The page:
- taima (大麻): hemp seed
- sobamugi (蕎麦): buckwheat
- hadakamugi (裸麦): rye
- nari (蘇鉄): made from cycad pulp, Buddhist temple diet
- gokoku (五穀): "5 grain": soy, wheat, barley, proso millet, and foxtail millet
Many regions have their own specific variation on the miso standard. For example, the soybeans used in Sendai miso are much more coarsely mashed than in normal soy miso.
Miso made with rice such as shinshu and shiro are called kome miso.
Types of miso are divided by main ingredients.
- Kome miso, or "rice miso"
Can be yellow, yellowish white, red, etc. Whitish miso is made from boiled soybeans, and reddish miso is made from steamed soybeans. Kome miso is consumed more in eastern Japan, and the Hokuriku and Kinki areas.
- Mugi miso, or "barley miso"
A whitish miso which is produced in Kyushu, the western Chugoku area of Japan, and Shikoku areas. Another reddish Mugi miso is produced in the northern Kanto area. Mugi miso has a peculiar smell.
- Mame miso, or "soybean miso"
This miso is a darker, more reddish brown than kome miso. This is not as sweet as some other varieties of miso, but has some astringency and good umami(旨味). This miso requires a long maturing term. Mame miso is consumed mostly in Aichi prefecture, part of Gifu prefecture, and part of Mie prefecture.
- Chougou miso, "mixed miso"
This comes in various types, because it is a mixture or compound of other varieties of miso. This may improve the weak points of each type of miso. For example, Mame miso is very salty, but when combined with Kome miso the finished product has a mild taste.
- Akamiso, or red miso
This is aged for a long time, sometimes more than one year. Therefore, due to the Maillard reaction, the color of this miso changes gradually from white to red or black, thus giving it the name red miso. Characteristics of the flavor of this type of miso are saltiness, and some astringency with umami. It is often a much stronger-tasting miso. Factors in the depth of color are the formula of the soybeans themselves and the quantity of soybeans used. Generally, steamed soybeans are more deeply colored than boiled soybeans.
- Shiromiso, or white miso
This is the most widely produced miso, made in many regions of the country. Its main ingredients are rice, barley, and a small quantity of soybeans. If a greater quantity of soybeans was added, the miso would be red or brown. Compared with red miso, white miso has a very short fermentation time. The taste is sweet, and the umami is soft or light (compared to red miso).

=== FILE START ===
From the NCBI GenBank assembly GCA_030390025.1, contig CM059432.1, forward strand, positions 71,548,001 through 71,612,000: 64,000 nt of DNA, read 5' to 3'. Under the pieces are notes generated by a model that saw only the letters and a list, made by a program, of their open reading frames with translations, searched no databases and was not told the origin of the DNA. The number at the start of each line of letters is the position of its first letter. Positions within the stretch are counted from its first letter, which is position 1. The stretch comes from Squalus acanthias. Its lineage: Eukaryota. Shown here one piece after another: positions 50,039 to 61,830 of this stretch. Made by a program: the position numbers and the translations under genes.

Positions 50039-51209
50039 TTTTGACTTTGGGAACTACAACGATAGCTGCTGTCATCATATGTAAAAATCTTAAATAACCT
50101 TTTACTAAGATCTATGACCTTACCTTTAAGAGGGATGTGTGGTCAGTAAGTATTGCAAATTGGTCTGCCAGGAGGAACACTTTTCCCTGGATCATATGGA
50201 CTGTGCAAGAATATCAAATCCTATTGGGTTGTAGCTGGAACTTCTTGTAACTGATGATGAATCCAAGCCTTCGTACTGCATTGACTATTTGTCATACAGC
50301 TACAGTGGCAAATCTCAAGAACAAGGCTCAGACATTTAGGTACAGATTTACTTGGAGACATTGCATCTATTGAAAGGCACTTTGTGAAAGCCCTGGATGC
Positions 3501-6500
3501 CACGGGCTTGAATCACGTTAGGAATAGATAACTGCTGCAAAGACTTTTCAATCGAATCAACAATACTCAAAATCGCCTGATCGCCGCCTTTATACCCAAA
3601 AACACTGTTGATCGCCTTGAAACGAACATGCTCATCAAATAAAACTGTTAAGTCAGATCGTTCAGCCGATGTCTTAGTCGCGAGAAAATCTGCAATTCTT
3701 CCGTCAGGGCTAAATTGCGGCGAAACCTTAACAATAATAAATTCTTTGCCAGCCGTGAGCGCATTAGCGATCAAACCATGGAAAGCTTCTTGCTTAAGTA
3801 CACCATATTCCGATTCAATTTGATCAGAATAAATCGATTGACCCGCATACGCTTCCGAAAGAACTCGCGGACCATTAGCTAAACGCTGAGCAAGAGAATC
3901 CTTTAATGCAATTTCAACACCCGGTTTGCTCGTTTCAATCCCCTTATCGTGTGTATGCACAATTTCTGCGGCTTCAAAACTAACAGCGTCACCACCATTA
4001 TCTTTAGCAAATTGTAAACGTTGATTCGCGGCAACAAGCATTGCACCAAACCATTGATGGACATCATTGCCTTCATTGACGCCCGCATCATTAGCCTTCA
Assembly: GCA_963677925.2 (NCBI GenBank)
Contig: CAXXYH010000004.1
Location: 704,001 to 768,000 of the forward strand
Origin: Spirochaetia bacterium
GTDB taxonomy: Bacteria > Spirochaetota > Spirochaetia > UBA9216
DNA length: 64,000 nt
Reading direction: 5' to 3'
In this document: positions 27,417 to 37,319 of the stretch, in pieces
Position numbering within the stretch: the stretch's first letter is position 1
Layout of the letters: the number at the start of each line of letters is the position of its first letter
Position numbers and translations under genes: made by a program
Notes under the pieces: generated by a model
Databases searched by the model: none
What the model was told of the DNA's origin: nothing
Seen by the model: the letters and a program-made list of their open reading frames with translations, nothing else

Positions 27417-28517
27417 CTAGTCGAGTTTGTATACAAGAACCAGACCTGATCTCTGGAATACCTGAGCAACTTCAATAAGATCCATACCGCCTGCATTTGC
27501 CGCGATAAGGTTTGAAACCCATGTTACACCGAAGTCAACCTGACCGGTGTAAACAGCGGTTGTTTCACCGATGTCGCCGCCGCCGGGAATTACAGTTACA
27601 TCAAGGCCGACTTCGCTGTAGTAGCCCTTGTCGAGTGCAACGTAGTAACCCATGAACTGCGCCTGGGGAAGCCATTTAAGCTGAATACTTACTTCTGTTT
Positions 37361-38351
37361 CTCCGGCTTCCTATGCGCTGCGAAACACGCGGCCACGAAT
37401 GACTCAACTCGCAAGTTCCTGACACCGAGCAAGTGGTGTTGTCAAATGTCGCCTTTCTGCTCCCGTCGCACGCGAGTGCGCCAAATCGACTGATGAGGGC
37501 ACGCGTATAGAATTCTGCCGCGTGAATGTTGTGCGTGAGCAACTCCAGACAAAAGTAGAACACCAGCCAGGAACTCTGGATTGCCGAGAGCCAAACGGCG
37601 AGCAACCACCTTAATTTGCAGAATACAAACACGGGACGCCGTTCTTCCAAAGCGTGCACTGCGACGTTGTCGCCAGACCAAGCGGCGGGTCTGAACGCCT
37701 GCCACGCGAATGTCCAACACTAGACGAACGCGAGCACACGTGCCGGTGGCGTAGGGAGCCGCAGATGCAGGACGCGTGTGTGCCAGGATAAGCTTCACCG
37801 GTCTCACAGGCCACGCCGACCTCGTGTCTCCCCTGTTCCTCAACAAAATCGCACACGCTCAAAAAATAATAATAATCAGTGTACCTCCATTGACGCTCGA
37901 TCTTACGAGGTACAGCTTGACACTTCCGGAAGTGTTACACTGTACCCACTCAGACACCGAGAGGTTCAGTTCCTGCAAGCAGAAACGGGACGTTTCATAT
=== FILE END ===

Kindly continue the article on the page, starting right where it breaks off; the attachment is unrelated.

Storage and preparation
Miso typically comes as a paste in a sealed container requiring refrigeration after opening. Natural miso is a living food containing many beneficial microorganisms such as Tetragenococcus halophilus which can be killed by over-cooking. For this reason, it is recommended that the miso be added to soups or other foods being prepared just before they are removed from the heat. Using miso without any cooking may be even better. Outside of Japan, a popular practice is to only add miso to foods that have cooled in order to preserve kōjikin cultures in miso. Nonetheless, miso and soy foods play a large role in the Japanese diet, and many cooked miso dishes are popularly consumed.
Miso is a part of many Japanese-style meals. It most commonly appears as the main ingredient of miso soup, which is eaten daily by much of the Japanese population. The pairing of plain rice and miso soup is considered a fundamental unit of Japanese cuisine. This pairing is the basis of a traditional Japanese breakfast.
Miso is used in many other types of soup and souplike dishes, including some kinds of ramen, udon, nabe, and imoni. Generally, such dishes have the title miso prefixed to their name (for example, miso-udon), and have a heavier, earthier flavor and aroma compared to other Japanese soups that are not miso-based.
Many traditional confections use a sweet, thick miso glaze, such as mochidango. Miso glazed treats are strongly associated with Japanese festivals, although they are available year-round at supermarkets. The consistency of miso glaze ranges from thick and taffy-like to thin and drippy.
Soy miso is used to make a type of pickle called "misozuke". These pickles are typically made from cucumber, daikon, hakusai (Chinese cabbage), or eggplant, and are sweeter and less salty than the standard Japanese salt pickle.